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The State Of Super-Prime In London

By A Property Insider

London A Safe Bet For The International Investor, so says Simon Barnes at H. Barnes & Co

‘London has long been regarded as a safe haven for overseas investors and those seeking to buy into one of the most desirable capitals in the world.  London never dates, never goes out of fashion; it is a rich melting pot of culture with theatres, galleries and museums.  It offers an elite selection of private schools and the largest number of universities in one city, ranking as some of the best in the world.  Renowned for its iconic landmarks, St Paul’s Cathedral, Westminster Abbey, Buckingham Palace and Tower Bridge to name but a few, its breadth of architecture, amazing skyline and river views never fail to capture the imagination of its endless visitors and residents.

London doesn’t standstill, its retail offering is consistently reinventing itself as Mayfair undergoes a radical transformation and unique characterful ‘independent villages’ are created such as Chiltern Street, backed by the likes of major landlords – the Portman, Grosvenor and Cadogan Estates are all committed to creating bespoke shopping and social hubs with a distinctive character.  Massive investment continues to pour into the capital to improve the transport system and ‘clean up’ the city.  New skyscrapers and developments pepper the cityscape indicating that London attracts global investment which will continue to expand.

Currently the majority of international investors and buyers drawn to all the benefits that Prime Central London offers are coming from China, Asia and India, while there are always a steady flow of wealthy Middle Eastern buyers.  Recently, there has been a slight shift in the buying pattern of Chinese and Asian investors, having previously preferred new build developments, where they would buy up say ten units in one development, now they are focusing more on ‘trophy homes.  Certainly, I’ve noticed that the last few ‘big deals’ were transacted by wealthy Chinese buying large single residences for upwards of £10m.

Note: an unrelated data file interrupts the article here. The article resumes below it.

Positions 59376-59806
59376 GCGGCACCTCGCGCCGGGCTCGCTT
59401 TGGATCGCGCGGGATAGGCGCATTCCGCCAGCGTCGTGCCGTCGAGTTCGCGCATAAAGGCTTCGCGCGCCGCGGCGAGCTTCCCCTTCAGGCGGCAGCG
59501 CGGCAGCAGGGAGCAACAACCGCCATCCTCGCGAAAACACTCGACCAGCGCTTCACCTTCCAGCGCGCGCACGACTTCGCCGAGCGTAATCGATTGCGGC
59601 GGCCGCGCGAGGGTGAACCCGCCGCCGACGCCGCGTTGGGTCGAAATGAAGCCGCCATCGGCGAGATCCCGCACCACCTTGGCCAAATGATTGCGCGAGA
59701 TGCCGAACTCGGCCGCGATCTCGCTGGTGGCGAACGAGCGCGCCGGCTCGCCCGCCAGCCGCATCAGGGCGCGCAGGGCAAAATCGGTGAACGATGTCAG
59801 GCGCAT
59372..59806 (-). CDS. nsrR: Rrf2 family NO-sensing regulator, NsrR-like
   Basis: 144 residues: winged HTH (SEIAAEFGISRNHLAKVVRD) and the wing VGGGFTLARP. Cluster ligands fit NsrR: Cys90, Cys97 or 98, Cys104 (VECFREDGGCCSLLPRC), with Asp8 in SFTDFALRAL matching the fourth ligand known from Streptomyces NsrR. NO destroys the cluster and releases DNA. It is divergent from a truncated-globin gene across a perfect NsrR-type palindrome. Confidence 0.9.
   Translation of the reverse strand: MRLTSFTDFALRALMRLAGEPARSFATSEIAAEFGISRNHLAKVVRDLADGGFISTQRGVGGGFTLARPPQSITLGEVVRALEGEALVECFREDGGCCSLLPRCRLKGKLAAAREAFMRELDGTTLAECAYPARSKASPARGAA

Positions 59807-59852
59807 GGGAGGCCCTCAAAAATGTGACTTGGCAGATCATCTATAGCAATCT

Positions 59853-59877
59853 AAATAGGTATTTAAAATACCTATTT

The flow of money from China into UK property may be about to diminish though as reported in August this year by Rhiannon Bury in the Daily Telegraph: “China’s cabinet on Friday issued guidelines to regulate overseas activity in a change that could signal the end of the country’s frenzied M&A activity in recent years. Beijing will limit deals in property, hotels, entertainment, sports clubs, and the film industry, stepping up its campaign against what the state planner described as the “irrational” acquisitions of foreign assets. But some property experts have indicated that this might have an effect on prices for property in the UK because demand has been driven by Chinese buyers in recent years.

As a buying agent, one has to be adept and respectful when dealing with all clients.  In the case of looking after overseas buyers it is important to respect that their lifestyle and cultural reference points.  Also there can be an element of ‘education’ and ‘enlightenment’ involved when advising international buyers because the Prime Central London has its own idiosyncrasies in terms of postcodes, good and bad streets, types of architecture, leaseholds, Conservation areas and Listed buildings, even restrictive covenants for some buildings, all of which need careful explaining and handholding when managing buyers from overseas.

Preferred areas for overseas potential buyers continue to be the traditional Prime Central enclaves of Knightsbridge, Kensington and Belgravia, while St John’s Wood is popular with the pull of the business school. Areas such as Chelsea and Notting Hill tend to attract Europeans who prefer to rent rather than buy.  The weak value of the pound has made buying in London an attractive proposition and without doubt, now is the time for investing in Prime Central London as it’s a buyer’s market.  We’ve seen a shift from Non-Doms moving out of London to Switzerland and Monaco, tired of feeling increasingly penalised by the Government’s changes to tax legislation, including Capital Gains being liable on property owned by Non-Doms, uncertainty over Brexit and hikes in Stamp Duty.

Personally, I would advise buyers to steer clear of large new build developments being sold off-plan, where many units remain empty or rented and where there is an over-supply so sale prices are compromised.  Take Battersea Power Station where initial take up was considerable but now around 90% of flats are back on the market, resulting in reduced sale prices due to a surplus of stock.’